Dispute Resolution in Thailand

Dispute Resolution is the process of solving disputes outside the classical judicial system. It encompasses arbitration, conciliation and other methods of alternative dispute resolution.

The practice handles a broad spectrum of dispute resolution proceedings, including complex commercial cases. Co-practice head Chinnawat Thongpakdee possesses deep knowledge of corporate governance, white-collar crime and bankruptcy matters.


Arbitration is one of the dispute resolution options available in Thailand. It can be used to settle a range of disputes, including commercial and intellectual property disputes. It can be a quicker and less costly alternative to court proceedings.

However, there are several limitations to arbitration as a dispute resolution option in Thailand. For example, it cannot be used for criminal disputes and is only applicable to civil cases. In addition, the process can be unpredictable and difficult to control.

Another limitation is that tribunals are not permitted to specify in their awards the parties’ attorney fees and expenses. This restriction is consistent with the provisions of the TAI Rules and the law.

Despite these limitations, arbitration remains an important dispute resolution option in Thailand. A coherent legislative framework, a pro-arbitration judiciary, and an independent national arbitration institute support the use of arbitration in Thailand. As a result, it is widely expected that arbitration will continue to be seen as a viable and practical route to resolving complex commercial disputes in the country.


Conciliation is a dispute resolution option that involves talking to the other party in the complaint to find common ground and resolve the dispute. The conciliation process is less formal than a court proceeding and can be done in person or by phone under certain conditions.

The courts have the power to order a mediation or conciliation before trial in any civil case. They can do this on their own or ask the parties to mediate the case themselves. The Dispute Mediation Act 2562 (2019) provides for out-of-court arbitration and conciliation under the supervision of the courts.

While conciliation can be a useful tool in resolving disputes, it is not necessarily the right approach for all cases. There are certain disputes that require a different kind of solution, such as disputes between public entities and private companies. Arbitration is an effective dispute resolution option for these kinds of disputes, as it focuses on the interests of both parties and is enforceable under Thai law.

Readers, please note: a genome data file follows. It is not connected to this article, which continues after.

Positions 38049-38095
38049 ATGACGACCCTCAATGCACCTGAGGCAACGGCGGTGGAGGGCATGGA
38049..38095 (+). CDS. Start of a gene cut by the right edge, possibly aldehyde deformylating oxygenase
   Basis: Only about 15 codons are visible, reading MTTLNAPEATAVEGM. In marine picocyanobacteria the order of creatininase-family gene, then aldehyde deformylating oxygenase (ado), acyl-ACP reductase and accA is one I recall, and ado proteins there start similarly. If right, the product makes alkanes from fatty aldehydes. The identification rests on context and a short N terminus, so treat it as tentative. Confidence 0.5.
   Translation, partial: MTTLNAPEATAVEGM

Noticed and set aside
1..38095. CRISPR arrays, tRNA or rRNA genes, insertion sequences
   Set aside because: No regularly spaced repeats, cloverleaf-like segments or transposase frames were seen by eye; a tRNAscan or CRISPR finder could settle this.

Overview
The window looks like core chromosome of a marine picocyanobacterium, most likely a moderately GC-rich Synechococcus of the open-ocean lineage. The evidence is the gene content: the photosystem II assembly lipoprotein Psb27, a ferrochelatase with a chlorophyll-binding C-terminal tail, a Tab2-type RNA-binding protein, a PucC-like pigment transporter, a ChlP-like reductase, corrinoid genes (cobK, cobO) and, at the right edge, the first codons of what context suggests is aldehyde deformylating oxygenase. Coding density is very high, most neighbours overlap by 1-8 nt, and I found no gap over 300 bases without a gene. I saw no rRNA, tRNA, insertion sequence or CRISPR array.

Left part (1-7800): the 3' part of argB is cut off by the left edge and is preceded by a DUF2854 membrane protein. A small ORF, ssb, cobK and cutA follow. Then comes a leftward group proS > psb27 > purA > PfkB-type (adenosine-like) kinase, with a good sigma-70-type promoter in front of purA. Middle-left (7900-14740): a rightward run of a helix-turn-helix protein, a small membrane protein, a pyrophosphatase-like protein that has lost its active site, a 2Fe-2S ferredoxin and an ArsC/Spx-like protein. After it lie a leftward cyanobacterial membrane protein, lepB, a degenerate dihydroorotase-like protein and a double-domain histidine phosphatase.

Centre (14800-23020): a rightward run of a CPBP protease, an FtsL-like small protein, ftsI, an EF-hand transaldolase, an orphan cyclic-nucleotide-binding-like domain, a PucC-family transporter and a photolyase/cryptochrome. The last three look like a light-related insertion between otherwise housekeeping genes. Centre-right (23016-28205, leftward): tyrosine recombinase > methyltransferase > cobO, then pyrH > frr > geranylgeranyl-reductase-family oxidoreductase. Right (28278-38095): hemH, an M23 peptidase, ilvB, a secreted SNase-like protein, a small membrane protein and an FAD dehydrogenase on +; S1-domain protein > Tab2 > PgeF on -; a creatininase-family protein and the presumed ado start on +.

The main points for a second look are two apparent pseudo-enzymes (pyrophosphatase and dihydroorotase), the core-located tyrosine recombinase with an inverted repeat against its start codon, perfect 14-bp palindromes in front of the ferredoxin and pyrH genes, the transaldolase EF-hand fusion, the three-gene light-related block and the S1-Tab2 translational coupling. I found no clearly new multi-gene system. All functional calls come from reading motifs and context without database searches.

Negotiation is a form of dispute resolution that involves only the parties with an interest in the case and their representatives. It allows for greater flexibility in shaping the outcome of the negotiations and provides more control to the parties. It is also faster and more predictable than court proceedings.

However, it is not binding unless the parties reach and sign a settlement agreement. It is therefore not suitable for very high stake disputes. In addition, it is not always effective in civil cases where the burden of proof requires proof beyond reasonable doubt.

Nevertheless, mediation is increasingly popular in Thailand because of the rising international profile of its energy and mining sectors and the widespread enforceability of arbitration awards. It may be carried out either out-of-court or during a court case. In the latter case, it is regulated by the Dispute Mediation Act of 2019 which is based on the UNCITRAL Model Law. Aside from this, it is common for commercial contracts to include a mediation clause.

Court proceedings

In Thailand, court proceedings are a well-established form of dispute resolution. However, the process can be time-consuming and costly for all parties. To address this issue, Thai lawmakers have worked to encourage conciliation before a trial. This system diverts cases from the courts to mediation, thus saving time and resources for both the plaintiff and the defendant.

The courts in Thailand are based on the concept of actor sequitur forum rei, meaning that a claimant must bring their case in the court where the defendant is domiciled. The courts of first instance handle most civil disputes, while matters involving specific governmental agencies are handled by the Central Administrative Court, Central Labour Court, and Central Intellectual Property and International Trade Court.

The court process in Thailand is not as fast as it is in the United States or Europe. A judgment can take up to a year at the Courts of First Instance, and even longer at the Court of Appeal.

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